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Using A Reverse Mortgage to Buy A New Home

Colin GrubbJan 10, 2017


A Seldom-Used Option


In 1982 Alice and Teddy Washington bought their dream house in the Royal Oak suburb of Detroit. The cozy two story, three-bedroom brick structure was the perfect place to raise their two children Maise and William. Within walking distance of the train station, Teddy had a short commute to his job downtown, while Alice used the family car to drive the kids to school and work her own job at the local library.

Their backyard was small, but it was enough to accommodate an above ground pool which was a hit during summertime, and a small incline that ended at the property’s fence which was great for sledding in winter.

The Washington’s lived the American Dream, and by making prudent financial decisions they were able to fully pay for both Maise and William’s college education at good state schools.

With the economic downturn, however, Teddy decided the wisest course of action would be to accept early retirement at the age of 62 in 2014. As they owned their home outright, this combined with Alice’s coming government pension would be sufficient to see them through their retirement.

Then in the winter of 2015, they visited Maise and her new husband at their home in the Coral Gables section of Miami. Teddy immediately fell in love with the climate and laid back atmosphere, not to mention the Latin cuisine, which he had never tried before.

Alice loved being with her daughter again, and when Maise revealed on Christmas Eve she was pregnant with her first child, Alice felt a deep pull at her heartstrings. She wanted very much to be near Maise to help her with the coming baby.

The question was not whether the Washingtons wanted to move to Miami, it was how could they do it?

The most obvious option was to sell the family home back in Michigan and use the money to buy another house in Miami. This scenario presented two main problems. The housing market in an exploding town like Miami was quite different then back in Michigan. The only properties in the Washingtons’ price range were in the far flung suburbs, practically in the Everglades. Considering the notorious South Florida traffic, this would totally defeat the purpose of being close to family.

The other problem was income. Although their pensions were enough to live on, they were most likely not going to meet qualifying levels for a new mortgage.

For a year they tried somehow to make it work. They were even considering buying a condo instead of a house when their accountant brought up the subject of a reverse mortgage.

Alice and Teddy were initially confused as a reverse mortgage, as they understood it, was a loan based on the equity in the house you already owned. Typically, seniors used a reverse mortgage to get monthly cash payments to supplement their retirement incomes.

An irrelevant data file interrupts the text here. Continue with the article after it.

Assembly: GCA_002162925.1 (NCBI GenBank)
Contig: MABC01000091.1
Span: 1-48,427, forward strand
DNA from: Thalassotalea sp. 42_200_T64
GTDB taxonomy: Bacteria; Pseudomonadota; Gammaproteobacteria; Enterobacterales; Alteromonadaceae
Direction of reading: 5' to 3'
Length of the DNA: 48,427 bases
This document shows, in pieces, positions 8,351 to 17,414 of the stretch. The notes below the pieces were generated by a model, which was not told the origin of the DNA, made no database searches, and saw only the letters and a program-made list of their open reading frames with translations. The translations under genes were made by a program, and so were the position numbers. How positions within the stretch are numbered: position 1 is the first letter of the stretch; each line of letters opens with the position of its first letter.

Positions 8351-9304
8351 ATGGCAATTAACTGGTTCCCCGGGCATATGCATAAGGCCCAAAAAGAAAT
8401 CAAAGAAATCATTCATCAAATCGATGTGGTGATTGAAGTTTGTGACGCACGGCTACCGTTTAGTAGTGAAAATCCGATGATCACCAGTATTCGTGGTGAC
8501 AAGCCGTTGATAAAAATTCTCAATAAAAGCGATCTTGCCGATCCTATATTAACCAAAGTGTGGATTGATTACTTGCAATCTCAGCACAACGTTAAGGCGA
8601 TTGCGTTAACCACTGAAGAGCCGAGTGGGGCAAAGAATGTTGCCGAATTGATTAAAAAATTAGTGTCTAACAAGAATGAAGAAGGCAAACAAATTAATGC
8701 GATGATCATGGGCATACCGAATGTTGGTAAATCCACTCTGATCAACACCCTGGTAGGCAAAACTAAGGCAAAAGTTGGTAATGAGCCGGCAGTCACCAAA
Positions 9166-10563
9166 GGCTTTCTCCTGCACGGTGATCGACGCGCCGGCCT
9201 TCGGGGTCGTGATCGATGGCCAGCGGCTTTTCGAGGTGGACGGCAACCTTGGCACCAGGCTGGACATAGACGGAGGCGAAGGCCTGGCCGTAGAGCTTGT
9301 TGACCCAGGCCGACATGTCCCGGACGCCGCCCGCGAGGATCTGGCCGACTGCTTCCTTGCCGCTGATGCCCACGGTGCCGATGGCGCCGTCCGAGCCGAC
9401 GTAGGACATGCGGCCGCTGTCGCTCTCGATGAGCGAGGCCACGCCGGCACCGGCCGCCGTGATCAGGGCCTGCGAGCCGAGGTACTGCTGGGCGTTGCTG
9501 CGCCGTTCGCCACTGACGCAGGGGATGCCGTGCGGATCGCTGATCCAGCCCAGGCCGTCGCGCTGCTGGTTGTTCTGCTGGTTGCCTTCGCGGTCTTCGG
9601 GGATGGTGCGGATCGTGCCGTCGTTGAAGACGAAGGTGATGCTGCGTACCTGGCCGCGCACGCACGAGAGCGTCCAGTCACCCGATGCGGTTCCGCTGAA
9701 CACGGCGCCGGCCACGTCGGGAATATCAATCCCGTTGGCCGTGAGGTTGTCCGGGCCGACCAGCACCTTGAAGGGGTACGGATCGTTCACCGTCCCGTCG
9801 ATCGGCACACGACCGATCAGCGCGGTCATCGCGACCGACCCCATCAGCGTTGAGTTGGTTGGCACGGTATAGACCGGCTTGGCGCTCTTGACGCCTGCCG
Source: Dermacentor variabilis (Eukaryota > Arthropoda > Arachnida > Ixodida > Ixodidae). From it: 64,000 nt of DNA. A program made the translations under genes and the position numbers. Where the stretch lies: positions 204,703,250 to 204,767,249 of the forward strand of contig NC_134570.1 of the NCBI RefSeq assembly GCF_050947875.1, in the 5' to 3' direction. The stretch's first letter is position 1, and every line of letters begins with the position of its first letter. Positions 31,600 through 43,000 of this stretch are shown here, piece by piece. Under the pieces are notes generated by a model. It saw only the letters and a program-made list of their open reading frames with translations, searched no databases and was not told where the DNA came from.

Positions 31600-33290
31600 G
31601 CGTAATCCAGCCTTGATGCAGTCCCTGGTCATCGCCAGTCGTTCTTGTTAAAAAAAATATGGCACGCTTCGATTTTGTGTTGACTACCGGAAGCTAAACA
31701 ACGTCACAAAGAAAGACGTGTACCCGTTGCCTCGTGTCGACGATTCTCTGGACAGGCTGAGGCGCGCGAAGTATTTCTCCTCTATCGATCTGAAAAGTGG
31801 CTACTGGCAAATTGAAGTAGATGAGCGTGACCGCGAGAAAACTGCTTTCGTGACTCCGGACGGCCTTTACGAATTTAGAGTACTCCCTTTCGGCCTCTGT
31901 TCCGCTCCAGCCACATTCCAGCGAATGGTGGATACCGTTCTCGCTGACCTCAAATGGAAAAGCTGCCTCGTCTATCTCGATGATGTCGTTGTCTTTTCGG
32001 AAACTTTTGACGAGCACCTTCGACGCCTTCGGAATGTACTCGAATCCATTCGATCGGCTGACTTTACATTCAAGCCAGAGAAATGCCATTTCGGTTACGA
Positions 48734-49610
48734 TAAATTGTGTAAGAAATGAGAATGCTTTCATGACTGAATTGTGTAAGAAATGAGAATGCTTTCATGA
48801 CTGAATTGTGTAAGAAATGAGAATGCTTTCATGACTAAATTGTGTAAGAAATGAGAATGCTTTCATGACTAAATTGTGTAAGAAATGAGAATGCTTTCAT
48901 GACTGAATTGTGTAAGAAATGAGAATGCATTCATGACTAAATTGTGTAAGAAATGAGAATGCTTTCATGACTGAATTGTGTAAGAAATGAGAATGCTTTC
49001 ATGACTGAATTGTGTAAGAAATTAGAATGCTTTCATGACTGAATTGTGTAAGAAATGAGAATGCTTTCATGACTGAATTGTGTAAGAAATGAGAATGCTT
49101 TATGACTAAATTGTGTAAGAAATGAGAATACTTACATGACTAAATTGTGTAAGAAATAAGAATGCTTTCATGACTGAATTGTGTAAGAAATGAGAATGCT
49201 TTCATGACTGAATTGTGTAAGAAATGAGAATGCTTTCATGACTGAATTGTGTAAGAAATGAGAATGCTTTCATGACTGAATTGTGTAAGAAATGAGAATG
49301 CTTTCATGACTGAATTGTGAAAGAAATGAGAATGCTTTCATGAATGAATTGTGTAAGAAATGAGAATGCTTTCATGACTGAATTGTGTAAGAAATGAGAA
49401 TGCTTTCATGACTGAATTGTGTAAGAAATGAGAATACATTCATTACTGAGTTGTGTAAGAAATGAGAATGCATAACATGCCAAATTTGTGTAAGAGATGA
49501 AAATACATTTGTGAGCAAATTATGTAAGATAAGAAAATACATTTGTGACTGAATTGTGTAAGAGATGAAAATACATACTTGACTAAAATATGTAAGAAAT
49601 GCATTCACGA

Their accountant explained that there was another type of reverse mortgage called an HECM For Purchase. This reverse mortgage variation was introduced in 2008 and was specifically designed for seniors who wanted to switch houses or relocate to a different area.

A HECM for Purchase is essentially a reverse mortgage on a new house. Most importantly, it is not subject to the same income qualifications as a forward mortgage. Here’s how it works:

Typically the HECM for Purchase will cover 47%-52% of the new home’s cost. Seniors must cover the rest on their own, either through sale of their current house or with savings. This substantial down payment combined with the amount of the reverse mortgage pays for the new house outright.

So instead of using the reverse mortgage loan to draw monthly payments on the equity of your existing house, you use the equity created by your down payment and the new house’s value to draw the loan as one lump sum to pay off the rest of said house.

If that seems confusing to you, you’re not alone. Only 3.3% of reverse mortgage customers use this useful program to obtain a new house. But when the advantages become apparent, that percentage will no doubt rise.

In the meantime all you need to know is this: If you are 62 or older and wish to buy a new house but don’t think you’ll be able to manage a traditional forward mortgage, you can use the money from the sale of your current house combined with an HECM for Purchase to buy the new house without income qualification restrictions.

And like a traditional reverse mortgage, payment of the loan is deferred until the borrower passes away or leaves the property, the home is sold, or the borrower fails to meet property obligations. Once this happens, the heirs have several options open to them.

In the spring of 2016 Alice and Teddy sold their Royal Oak homestead and used the proceeds combined with a HECM for Purchase in just this fashion. Because of this program, they are now living in the warm Miami suburb of Westchester just a 15-minute drive from Maise and her family. And because they have no mortgage payments, they are living comfortably off their savings and pensions, although Teddy seems to be spending the majority of his on Cuban food.

If you are 62 or over, and are interested in availing yourself of this excellent program, head on over to our advertising partners American Advisors Group. They will send you a free information kit that tells you everything you need to know about reverse mortgages.